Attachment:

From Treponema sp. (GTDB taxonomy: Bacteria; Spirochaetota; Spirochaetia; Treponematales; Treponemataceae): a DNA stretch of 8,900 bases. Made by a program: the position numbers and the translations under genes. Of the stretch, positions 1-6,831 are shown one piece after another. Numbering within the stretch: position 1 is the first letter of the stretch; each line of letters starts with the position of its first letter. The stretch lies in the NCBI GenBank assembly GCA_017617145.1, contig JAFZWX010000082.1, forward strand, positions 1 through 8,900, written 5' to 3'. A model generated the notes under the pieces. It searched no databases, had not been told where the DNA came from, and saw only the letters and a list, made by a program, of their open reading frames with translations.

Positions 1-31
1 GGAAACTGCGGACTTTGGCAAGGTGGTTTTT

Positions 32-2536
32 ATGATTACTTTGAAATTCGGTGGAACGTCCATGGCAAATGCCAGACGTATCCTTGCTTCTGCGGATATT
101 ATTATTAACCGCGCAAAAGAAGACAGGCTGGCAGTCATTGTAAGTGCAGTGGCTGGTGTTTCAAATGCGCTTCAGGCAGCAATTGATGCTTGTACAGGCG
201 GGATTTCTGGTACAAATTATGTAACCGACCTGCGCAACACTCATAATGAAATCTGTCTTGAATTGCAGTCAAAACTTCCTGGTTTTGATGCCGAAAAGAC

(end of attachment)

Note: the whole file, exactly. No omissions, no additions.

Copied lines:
From Treponema sp. (GTDB taxonomy: Bacteria; Spirochaetota; Spirochaetia; Treponematales; Treponemataceae): a DNA stretch of 8,900 bases. Made by a program: the position numbers and the translations under genes. Of the stretch, positions 1-6,831 are shown one piece after another. Numbering within the stretch: position 1 is the first letter of the stretch; each line of letters starts with the position of its first letter. The stretch lies in the NCBI GenBank assembly GCA_017617145.1, contig JAFZWX010000082.1, forward strand, positions 1 through 8,900, written 5' to 3'. A model generated the notes under the pieces. It searched no databases, had not been told where the DNA came from, and saw only the letters and a list, made by a program, of their open reading frames with translations.

Positions 1-31
1 GGAAACTGCGGACTTTGGCAAGGTGGTTTTT

Positions 32-2536
32 ATGATTACTTTGAAATTCGGTGGAACGTCCATGGCAAATGCCAGACGTATCCTTGCTTCTGCGGATATT
101 ATTATTAACCGCGCAAAAGAAGACAGGCTGGCAGTCATTGTAAGTGCAGTGGCTGGTGTTTCAAATGCGCTTCAGGCAGCAATTGATGCTTGTACAGGCG
201 GGATTTCTGGTACAAATTATGTAACCGACCTGCGCAACACTCATAATGAAATCTGTCTTGAATTGCAGTCAAAACTTCCTGGTTTTGATGCCGAAAAGAC